"In the winter, the Gulf Stream is rough to sail on a smaller boat," Gordon explains. "Now the SuperFast will let people cross without risk."
Genting's plan for Bimini is ambitious, and the SuperFast is just a small piece in a much larger puzzle. North Bimini (there's also a South Bimini and an East Bimini) is just nine square miles with a population of 2,000. Currently, only about 70,000 tourists visit the island each year, many of them sportsfishermen who arrive via small planes and charter boats. But Genting is hoping that by guaranteeing a safe and easy voyage, tourists will fill up rooms at the company's resorts and casinos there, though travelers are also welcome to use the ship for transportation and then stay at other properties. Genting served 20,000 passengers in its first month and predicts it will have taken 400,000 by the end of its first year.
Genting runs a 750-acre resort called Resorts World Bimini in North Bimini, and it features a recently opened, full-scale casino. The hotel has 450 rooms, a marina, restaurants, pools, and more. But the company has bigger plans for the island. On August 14, Genting broke ground on a 350-room marina hotel that is part of the company's plan to turn the small island into a luxury getaway.
And while the SuperFast cannot dock on the island yet — for day trips, it now docks a mile off North Bimini, and passengers transfer to a catamaran for the 20-minute trip to shore — a port large enough for it will be finished in November. Once the ship is docked, SuperFast passengers can easily explore the island and vice versa: People in Bimini can come onboard to enjoy the ship's casinos.
However, groups like Bimini Blue Coalition, an environmental group, called the resort's expansion and the planned construction of the cruise ship terminal for the SuperFast "unsustainable and misplaced," according to the Nassau Guardian. Some critics say that all the additional tourists and Genting's developments will strain the island's resources and ruin its quiet charm.
At Club Bimini — basically the whole top deck, tricked out with TVs, lights, and dancers — the downtown skyline still taunts us. Why aren't we moving?
"Not everybody has checked in yet, so customs is holding us back," Corson explains.
Names are being called over the loudspeaker asking them to check in at the front desk so we can depart. At Club Bimini, no one can hear over the music, so everyone keeps dancing.
At the center of everyone's attention is a guy the MC calls "el pollo loco," a random passenger who has dressed in a head-to-toe chicken suit, like he's going to a rave. Pair that with the fact that everyone has a glow-stick necklace or crown and it's starting to feel like Ultra Music Festival. The music of choice is trap, the latest EDM craze.
Then the MC announces that it's time for a "twerking contest"! Oh, Miley Cyrus, where are you? Huey's "Pop, Lock & Drop It" starts playing. After twerking, all three competitors get drinks on the house.
Eventually, someone realizes that the passengers on deck ten can't hear the announcements, so they cut off the music and read off a list of names. "The sooner we get everyone checked in, the sooner we can leave and everyone 18 and over can drink," the MC adds. Most clubbers disappear.
I go back to my cabin and lie down. In the elevator, a burly man with a deep voice speaks up. "Shit, I would have twerked for $1,000. That shit is rent money right there."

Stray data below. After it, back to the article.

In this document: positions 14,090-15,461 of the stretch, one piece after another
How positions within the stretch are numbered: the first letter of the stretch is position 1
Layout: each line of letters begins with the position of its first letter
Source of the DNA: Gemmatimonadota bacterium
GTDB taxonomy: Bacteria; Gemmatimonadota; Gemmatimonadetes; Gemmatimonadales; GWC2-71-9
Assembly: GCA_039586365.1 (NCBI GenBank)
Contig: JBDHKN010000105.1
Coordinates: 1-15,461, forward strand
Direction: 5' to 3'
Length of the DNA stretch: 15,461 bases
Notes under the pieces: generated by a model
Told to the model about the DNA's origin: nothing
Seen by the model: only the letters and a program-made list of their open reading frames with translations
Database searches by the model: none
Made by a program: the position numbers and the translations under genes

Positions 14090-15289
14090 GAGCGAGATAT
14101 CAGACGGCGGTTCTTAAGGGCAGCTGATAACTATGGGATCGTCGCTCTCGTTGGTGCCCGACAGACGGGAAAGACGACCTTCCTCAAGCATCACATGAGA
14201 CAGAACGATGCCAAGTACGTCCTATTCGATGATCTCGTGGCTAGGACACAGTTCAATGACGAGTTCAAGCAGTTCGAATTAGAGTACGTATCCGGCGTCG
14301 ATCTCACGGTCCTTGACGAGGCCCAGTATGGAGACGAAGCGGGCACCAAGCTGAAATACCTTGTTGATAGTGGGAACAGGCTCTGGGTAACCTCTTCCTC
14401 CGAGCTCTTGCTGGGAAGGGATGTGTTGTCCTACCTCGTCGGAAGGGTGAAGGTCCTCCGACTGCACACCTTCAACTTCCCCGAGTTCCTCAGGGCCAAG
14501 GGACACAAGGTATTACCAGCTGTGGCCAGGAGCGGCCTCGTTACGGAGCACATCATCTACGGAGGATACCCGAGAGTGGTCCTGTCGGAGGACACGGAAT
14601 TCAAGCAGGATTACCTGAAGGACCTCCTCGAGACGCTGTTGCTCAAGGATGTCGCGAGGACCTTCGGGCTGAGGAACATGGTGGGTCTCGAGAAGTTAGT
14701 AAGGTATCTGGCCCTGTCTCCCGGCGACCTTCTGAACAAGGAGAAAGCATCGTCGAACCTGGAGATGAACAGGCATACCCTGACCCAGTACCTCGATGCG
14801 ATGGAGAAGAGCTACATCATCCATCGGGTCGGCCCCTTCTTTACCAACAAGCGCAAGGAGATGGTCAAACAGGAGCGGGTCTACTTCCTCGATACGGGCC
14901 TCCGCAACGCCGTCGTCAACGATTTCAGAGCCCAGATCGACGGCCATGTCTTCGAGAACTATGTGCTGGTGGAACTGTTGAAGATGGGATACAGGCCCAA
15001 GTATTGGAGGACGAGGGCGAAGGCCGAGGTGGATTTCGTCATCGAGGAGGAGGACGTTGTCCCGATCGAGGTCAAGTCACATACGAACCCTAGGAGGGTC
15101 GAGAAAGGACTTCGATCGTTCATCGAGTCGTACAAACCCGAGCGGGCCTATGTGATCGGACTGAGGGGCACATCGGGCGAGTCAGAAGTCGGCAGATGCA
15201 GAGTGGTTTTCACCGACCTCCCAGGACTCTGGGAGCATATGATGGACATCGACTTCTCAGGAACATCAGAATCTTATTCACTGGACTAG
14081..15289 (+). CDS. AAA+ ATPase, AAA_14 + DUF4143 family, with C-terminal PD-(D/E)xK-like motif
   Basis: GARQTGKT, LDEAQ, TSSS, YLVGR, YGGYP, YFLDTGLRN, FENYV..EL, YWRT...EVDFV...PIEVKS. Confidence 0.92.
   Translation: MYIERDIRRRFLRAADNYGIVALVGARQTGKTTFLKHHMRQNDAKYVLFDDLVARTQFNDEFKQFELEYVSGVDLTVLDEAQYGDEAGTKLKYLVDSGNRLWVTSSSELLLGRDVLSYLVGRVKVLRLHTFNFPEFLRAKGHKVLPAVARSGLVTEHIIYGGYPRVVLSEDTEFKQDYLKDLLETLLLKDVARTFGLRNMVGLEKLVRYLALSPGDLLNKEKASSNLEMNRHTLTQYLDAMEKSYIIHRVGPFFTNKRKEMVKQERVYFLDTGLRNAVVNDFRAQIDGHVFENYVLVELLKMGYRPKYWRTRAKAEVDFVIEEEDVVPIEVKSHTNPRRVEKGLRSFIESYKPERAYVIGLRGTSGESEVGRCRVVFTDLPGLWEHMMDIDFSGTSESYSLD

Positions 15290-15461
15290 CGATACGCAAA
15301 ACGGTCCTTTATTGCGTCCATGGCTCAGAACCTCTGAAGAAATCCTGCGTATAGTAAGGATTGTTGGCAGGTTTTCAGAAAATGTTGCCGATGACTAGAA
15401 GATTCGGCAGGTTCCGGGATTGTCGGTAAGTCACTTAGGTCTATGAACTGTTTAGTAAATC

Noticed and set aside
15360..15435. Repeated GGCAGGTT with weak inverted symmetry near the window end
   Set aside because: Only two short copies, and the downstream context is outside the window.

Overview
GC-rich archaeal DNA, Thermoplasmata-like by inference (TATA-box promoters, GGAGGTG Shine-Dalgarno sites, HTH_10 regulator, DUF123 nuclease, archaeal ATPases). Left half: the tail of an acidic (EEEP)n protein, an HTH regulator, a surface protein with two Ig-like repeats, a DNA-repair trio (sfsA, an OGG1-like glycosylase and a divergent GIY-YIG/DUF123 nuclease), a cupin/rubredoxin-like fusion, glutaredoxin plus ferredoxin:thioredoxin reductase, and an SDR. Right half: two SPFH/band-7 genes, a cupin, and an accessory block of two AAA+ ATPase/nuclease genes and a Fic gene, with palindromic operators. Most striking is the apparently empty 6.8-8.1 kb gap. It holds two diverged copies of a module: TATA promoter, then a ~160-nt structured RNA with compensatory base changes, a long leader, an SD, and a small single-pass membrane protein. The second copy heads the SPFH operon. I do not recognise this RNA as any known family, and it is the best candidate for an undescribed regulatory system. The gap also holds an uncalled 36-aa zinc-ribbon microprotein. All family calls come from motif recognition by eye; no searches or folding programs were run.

I'm starting to think this cruise will never leave and contemplate asking the Genting rep to let us off to try another time.
"Oh my God! We're moving!" yells my shipmate. I look out of my window to see the ship pulling away. Finally.
It's humid, even in the middle of the Atlantic Ocean, so we head back down to the main casino for some relief. At the brightly lit semicircle bar, surrounded by rows and rows of liquor bottles, I encounter a boisterous group.
"My boy is celebrating his birthday," says a guy in perfect cruise attire: shorts and a tank top. "He's turning 20."
"I'm the captain," says the birthday boy, cleverly pointing to his captain hat.
I'm not much of a gambler but take $20 out of the ship's ATM — with only a $3 fee! (Or so I thought. When I got home later, Bank of America had charged me an additional $4.)
I put my crisp Jackson into a slot machine with spinning cherries and bars. A few minutes later, I'm up to $36.40 and decide it's time to cash out. At the cashier's cage, I bump into a group of 20-something men who are also cashing out.
"You win tonight?" one of the guys asks me.
The guy is counting hundred-dollar bills. "So did I!"
I've finally visited each of the four bars aboard the ship (where drinks range from $6 to $12), and after one too many Singapore slings, I'm feeling sleepy. My shipmate has to work at 8 a.m., so she decides to retire, but I wait it out for the chairman. Suddenly, I see the lights of Bimini and look down to notice that the ship is no longer churning the pitch-black ocean water. We've anchored.
After the awkward "Happy Birthday" and toast, Kok Thay Lim quickly disappears with barely a word. Once again, I look down to see black ocean water being pushed away from the ship and the lights of Bimini gone. The SuperFast had stopped for a total of 15 minutes.
After breakfast (a free basic breakfast is served on deck ten, or passengers can pay $25 for omelets and bacon in Ponce de Leon), around 5 a.m., my phone chimes, letting me know I'm back in U.S. waters.
I'm lucky to be in the first group of people let off the ship to go through customs. Since we didn't disembark at Bimini, there are no traffic jams of officers looking for duty-free alcohol. An agent looks at my passport and waves me through. In a sleep-deprived haze, I lower my sunglasses to fend off the Miami sun. The voyage might not have gone off without a hitch, but it seems like nothing Genting's leaders have done in South Florida has gone according to plan. Still, if they were able to race the SuperFast to Bimini in time to celebrate the chairman's birthday, who's to say they won't race to transform Miami into a gambler's paradise?